There was also unmistakable evidence of the value which the Bedouins placed on several of the other horses for their own use. WADDUDA, the gift mare, had been the personal mount of Hashem Bey, the “supreme Sheikh” of the Anazeh. HALEB, the horse which the Governor of Aleppo had presented to Davenport, was in extensive use as a breeding stallion by the Arabs between Nejd and Aleppo. (19) Thirty female camels had been offered for the repurchase of another of the mares, RESHAN. (20) For one 20-day-old filly which had been purchased at the side of its mother, the former owner offered 65 pounds Turkish. (21) This was about half what Davenport had been advised by Akmet Haffez to pay for a first class Saqlawiyah mare, and it was a substantial price for a baby filly which would have to be raised as an orphan.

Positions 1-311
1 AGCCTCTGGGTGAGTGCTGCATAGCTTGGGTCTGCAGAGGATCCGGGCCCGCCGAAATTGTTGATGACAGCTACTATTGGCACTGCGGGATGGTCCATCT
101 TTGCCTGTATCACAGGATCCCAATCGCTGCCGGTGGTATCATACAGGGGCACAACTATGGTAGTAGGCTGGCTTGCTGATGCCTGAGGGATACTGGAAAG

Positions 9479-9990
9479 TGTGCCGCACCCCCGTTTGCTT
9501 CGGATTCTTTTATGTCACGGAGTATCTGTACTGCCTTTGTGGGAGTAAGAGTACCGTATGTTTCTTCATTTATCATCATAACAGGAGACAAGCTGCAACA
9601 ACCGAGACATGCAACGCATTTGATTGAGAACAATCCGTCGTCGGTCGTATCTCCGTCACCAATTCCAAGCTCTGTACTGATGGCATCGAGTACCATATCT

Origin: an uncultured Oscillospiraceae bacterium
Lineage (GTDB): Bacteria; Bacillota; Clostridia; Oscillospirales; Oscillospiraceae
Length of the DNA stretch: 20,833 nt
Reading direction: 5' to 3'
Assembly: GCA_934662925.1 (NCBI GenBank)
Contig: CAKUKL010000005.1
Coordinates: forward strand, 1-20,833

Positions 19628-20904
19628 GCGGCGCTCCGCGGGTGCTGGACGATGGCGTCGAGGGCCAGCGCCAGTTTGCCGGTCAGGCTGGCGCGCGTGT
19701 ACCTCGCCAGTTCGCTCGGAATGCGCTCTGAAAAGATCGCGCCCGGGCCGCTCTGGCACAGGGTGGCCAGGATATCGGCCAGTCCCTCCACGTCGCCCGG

It was of great importance to Davenport to get bloodlines which were in use among the Bedouin. This was easily enough determined by observation with the mares, which were mostly of useable age. The stallions, however, were for the most part little more than colts in age, and Davenport made the particular point in his catalogue that

“no colts were taken except those whose mothers had been of distinguished character in their war performances.” (22)

In an interview for the New York Times shortly after the importation reached this country, he commented that

“we found many mares that we could not buy, as they did not allow all their female blood to pass out of the hands of the Anazeh tribe, but in all of those instances we bought horse colts from such mares.” (23)

(1) Robert Hobart Davis, “Davenport and His Farm,” in Woman’s Home Companion, November, 1906, p. 23
(2) Homer Davenport, My Quest of the Arab Horse, Best Publishing Company, Boulder, Colorado, p. 14.
(3) Homer Davenport, “The Arabian Horse — Its Present Place and Mission,” in Country Life in America, (V. X, No. 4), August, 1906, p. 429.